I hope that the New Year has gone well for you so far. The little bit of rest between Christmas and Lent is almost over, and I am sure you are all well under way with plans for 2017, and I pray the Kingdom of Heaven continues to grow in your part of the Diocese.
I must confess that I find the world a rather dark, depressing place at the moment. Not only have we seen the wealthiest nation on earth elect a man with very questionable values, but we have plenty to worry us too. The content of the State of the Nation Address was, at best, disappointing, and it seems we are again going to have to face high unemployment, a slow-growing economy, and poverty and hardship for many without much hope of any realistic solution. The reaction to the opposition parties (and they were simply doing what opposition parties are supposed to do in a democratic system, and that is to keep the party in power accountable to the electorate) was violent and undignified, and the use of physical force was worrying, particularly when promises of managing the situation within the boundaries of the Constitution were made which were not kept. But I must also confess that the almost physical confrontation style of some of our MP’s is also worrying. Is there no other way, or are our politics going to have to become a negative, violent characteristic of the way we do things?
I think all most all of us were concerned about the unnecessary deaths of more than 100 of the most vulnerable people in our society in the Esidimeni affair. That is also depressing. Are we as a nation so unable to care for “the least of these my brothers and sisters” that they die of thirst and starvation in a country that is probably one of the wealthiest on the continent? Please keep our colleague Reverend Joe Maboe and all families who lost their loved ones in your prayers. His son was one of the unfortunate 100 or more. Their suffering and feelings of anger must be very painful for them.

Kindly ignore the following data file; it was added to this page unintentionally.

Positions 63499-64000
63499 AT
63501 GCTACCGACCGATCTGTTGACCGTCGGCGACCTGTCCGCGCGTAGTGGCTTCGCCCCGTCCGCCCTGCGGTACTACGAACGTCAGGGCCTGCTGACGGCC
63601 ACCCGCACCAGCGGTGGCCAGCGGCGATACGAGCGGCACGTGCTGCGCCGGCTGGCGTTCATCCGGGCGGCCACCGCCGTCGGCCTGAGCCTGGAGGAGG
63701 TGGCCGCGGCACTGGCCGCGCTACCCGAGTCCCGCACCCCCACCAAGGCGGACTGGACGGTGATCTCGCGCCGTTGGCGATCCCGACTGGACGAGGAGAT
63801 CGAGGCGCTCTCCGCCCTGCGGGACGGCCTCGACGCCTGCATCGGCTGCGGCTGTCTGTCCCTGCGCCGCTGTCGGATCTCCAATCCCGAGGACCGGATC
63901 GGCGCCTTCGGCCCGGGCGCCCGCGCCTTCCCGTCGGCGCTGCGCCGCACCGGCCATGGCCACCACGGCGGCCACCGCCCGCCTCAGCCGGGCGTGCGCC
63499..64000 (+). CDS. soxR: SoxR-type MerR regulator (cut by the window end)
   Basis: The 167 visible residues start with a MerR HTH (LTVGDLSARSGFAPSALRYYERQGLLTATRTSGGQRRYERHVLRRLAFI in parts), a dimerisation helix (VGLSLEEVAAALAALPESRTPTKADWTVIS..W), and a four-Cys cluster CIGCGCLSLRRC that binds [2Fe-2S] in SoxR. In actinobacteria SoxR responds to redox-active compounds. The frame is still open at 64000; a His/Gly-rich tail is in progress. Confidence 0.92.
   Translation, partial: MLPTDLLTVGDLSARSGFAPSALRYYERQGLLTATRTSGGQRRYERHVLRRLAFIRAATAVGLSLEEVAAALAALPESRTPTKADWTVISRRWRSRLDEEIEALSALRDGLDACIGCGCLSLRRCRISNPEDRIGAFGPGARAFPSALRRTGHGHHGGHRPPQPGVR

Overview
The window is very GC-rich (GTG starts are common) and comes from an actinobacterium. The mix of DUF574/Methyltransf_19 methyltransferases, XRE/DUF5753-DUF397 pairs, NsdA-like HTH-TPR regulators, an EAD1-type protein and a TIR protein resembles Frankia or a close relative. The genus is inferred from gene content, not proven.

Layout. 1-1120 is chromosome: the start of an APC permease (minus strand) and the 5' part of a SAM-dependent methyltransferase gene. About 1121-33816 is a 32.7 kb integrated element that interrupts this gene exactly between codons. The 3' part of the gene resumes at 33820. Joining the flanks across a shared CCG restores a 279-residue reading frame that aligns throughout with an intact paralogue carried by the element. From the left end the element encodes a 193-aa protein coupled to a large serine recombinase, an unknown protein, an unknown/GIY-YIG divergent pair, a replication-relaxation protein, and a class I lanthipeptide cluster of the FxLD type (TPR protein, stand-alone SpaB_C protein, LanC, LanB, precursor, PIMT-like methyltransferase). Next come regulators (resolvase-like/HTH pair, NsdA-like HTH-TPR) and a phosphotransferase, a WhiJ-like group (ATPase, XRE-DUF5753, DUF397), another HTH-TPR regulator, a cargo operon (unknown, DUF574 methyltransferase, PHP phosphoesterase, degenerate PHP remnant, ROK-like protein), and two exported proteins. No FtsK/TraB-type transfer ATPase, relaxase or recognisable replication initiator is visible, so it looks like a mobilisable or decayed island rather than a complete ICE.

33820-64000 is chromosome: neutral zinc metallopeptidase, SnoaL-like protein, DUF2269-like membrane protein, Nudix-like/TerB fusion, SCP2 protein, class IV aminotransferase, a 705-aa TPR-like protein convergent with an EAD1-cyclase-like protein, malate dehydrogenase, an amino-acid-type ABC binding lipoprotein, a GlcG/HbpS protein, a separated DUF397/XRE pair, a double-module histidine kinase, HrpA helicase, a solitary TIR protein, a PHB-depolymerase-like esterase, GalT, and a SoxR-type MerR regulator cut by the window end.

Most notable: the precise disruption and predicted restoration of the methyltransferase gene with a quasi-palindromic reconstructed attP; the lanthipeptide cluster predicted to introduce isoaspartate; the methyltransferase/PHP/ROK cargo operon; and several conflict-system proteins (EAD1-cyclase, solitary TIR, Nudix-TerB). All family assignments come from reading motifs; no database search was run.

However, it must be said that there has never been a perfect society, and we must do as Jesus did in his own imperfect world. We, as the disciples of Christ in this Diocese must remember that our core business together is to build the Kingdom. Just as Jesus helped Peter back into the boat when Peter was too overwhelmed by the storms around him to walk on water, (Matthew 14: 22-33), so we need to be able to help our people when they become discouraged by so much evil around us. And we, too, must keep our eyes on our Lord. He promises that we can do more than ever we saw him do, so the storms of our own times are not beyond his care, and we really can walk on the waters of uncertainty when he is there to guide and hold us.
He cleansed the temple, and we too must keep our parishes and communities as little temples, pure and holy and with such a strong sense of the presence of God that we are truly the light of Christ in our very dark worlds. Let us not be afraid to tell the truth when it is necessary, and make high standards a feature of holiness in our parishes and in our communal life.
Thank you to so many of you who are good, hardworking, committed, devoted, loving servant leaders. I am so fortunate that so many of you work hard, pray and lead diligently, (and will have your Vestry reports and audited accounts correct and ready in time!) Your congregations are very blessed, and you are an encouragement to me too.
So we keep our gaze on our Saviour. In all the ugliness around us, we go into Lent, suffering with our brothers and sisters as Christ suffered with us. But we know there is a Resurrection at the end, and we will see what Jesus promised – “I have told you these things, so that in me you may have peace. In this world you will have trouble. But take heart! I have overcome the world.” (John 16:33) Amen to that!